Former Supreme Court Justice Ruth Bader Ginsburg’s legacy was already established long before she passed away in September 2020 at the age of 87. In nearly 30 years on the Supreme Court — after a successful legal career that heralded many groundbreaking accomplishments — Ginsburg has become a pop culture icon in her own right, with aspects of her life serialized in books, movies and an abundance of Halloween costumes for budding young feminists.
Now, art lovers and fans of the iconic justice can invest in a one-of-a-kind keepsake, as auctions are open on multiple lots from Ginsburg’s personal art collection.
Online auctions are already underway for the first set of items, which includes 17 pieces from the collection on display at Ginsburg’s Watergate apartment in Washington, D.C. (other pieces in the auction are not from the collection of Ginsburg). Notable works include three pieces of ceramic, terracotta and earthenware by Picasso and a print; a serigraph by Josef Albers; and six bronze statuettes and reliefs by Glenna Goodacre, who designed the obverse of the gold Sacagawea dollar issued from 2000 to 2008 as well as the Vietnam Women’s Memorial on the National Mall in Washington.
Bidding is also open for a second set of items, which include 145 works of art and memorabilia from the chambers of the Supreme Court of Justice as well as its home. Bidding will close for the modern art auction on April 27, followed by the closing of the memorabilia auction on April 28. at the Kennedy Center.
Inspired by ‘justice’s legacy of gender equality and diversity,’ the Potomack Company, which runs the auction, said it will donate 10% of the seller’s commission to scholarships offered by Women of Berkeley Law, a group of students from the University of California, Berkeley.
Many items from both collections have already met or exceeded their projected value, no doubt bolstered by their association with the cult-favorite RBG. For example, a laminated drawing of Ginsburg by his grandson, Paul Spera, was initially priced between $100 and $150, but has been bid up to $5,500 at the time of this writing. Likewise, an illustrated portrait of Eleanor Davis from 2015 hanging in Ginsberg’s apartments is currently well above its estimate.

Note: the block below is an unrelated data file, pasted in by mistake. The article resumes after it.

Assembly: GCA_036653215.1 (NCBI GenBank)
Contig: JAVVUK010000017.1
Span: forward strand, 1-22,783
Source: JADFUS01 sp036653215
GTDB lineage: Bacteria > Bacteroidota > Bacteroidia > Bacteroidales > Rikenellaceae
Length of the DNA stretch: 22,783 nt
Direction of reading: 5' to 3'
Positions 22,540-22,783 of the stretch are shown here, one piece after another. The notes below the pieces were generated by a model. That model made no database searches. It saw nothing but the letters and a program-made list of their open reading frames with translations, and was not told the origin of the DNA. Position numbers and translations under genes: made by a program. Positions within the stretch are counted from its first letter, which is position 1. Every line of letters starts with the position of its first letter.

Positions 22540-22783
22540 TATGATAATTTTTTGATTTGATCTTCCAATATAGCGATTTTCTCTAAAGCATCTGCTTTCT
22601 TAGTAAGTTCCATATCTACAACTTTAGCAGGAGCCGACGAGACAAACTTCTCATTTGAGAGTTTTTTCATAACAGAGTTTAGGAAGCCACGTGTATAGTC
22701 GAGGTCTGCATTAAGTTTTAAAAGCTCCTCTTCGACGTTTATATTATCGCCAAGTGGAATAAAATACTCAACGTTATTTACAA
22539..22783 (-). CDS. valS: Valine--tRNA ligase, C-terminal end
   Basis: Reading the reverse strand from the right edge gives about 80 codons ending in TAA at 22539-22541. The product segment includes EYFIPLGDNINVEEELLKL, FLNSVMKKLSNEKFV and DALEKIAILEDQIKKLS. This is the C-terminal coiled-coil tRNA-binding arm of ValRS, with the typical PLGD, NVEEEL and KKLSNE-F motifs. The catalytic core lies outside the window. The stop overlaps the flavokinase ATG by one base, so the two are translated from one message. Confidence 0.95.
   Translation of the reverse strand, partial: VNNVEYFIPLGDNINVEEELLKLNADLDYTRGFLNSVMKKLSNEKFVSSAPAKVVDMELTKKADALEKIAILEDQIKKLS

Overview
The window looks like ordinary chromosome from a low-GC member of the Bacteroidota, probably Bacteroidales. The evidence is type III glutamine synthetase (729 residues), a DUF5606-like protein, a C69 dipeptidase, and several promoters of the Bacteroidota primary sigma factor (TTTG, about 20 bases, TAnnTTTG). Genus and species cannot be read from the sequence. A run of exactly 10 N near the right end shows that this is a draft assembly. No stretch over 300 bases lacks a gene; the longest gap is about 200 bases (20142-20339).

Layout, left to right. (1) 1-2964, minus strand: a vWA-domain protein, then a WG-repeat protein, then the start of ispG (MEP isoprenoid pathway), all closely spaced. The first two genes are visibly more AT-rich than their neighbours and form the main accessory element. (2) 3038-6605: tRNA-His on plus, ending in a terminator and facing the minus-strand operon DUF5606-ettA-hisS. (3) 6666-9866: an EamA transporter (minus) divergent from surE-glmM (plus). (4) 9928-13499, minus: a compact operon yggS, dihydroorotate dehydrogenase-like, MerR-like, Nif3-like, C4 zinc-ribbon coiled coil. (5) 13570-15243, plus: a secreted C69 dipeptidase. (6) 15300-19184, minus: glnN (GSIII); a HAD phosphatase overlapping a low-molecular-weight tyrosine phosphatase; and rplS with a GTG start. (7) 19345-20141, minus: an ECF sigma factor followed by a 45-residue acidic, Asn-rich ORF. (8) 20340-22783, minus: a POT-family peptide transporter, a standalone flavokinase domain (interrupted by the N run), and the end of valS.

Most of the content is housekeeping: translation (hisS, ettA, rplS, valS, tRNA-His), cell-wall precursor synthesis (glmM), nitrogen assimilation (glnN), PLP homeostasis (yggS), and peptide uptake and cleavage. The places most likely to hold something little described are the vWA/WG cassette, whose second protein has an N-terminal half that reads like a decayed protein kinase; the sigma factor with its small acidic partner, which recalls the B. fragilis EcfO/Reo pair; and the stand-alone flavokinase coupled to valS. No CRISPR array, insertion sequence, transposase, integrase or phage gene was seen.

Items from Ginsburg’s home and offices include more small works of art, a sample of native art, including carved animal fetishes and pottery; numerous cut glass and crystal vases and bowls, as well as an assortment of medals and honors awarded to Ginsburg throughout his prodigious career in law. The catalog includes everything from a mink coat with its monogram in the pocket to glass art and a Hummelesque tiger figurine released in recognition of Ginsburg as Rubin Visiting Professor in 1996 at the Paul M. Hebert Law Center.
The Ruth Bader Ginsburg Collection will be on display at the Old Town Potomack Gallery in Alexandria, Va. through April 27, offering not only a wide assortment of art and memorabilia collected over a career fascinating, but a unique opportunity for those looking for unique artifacts from the life of a remarkable American woman.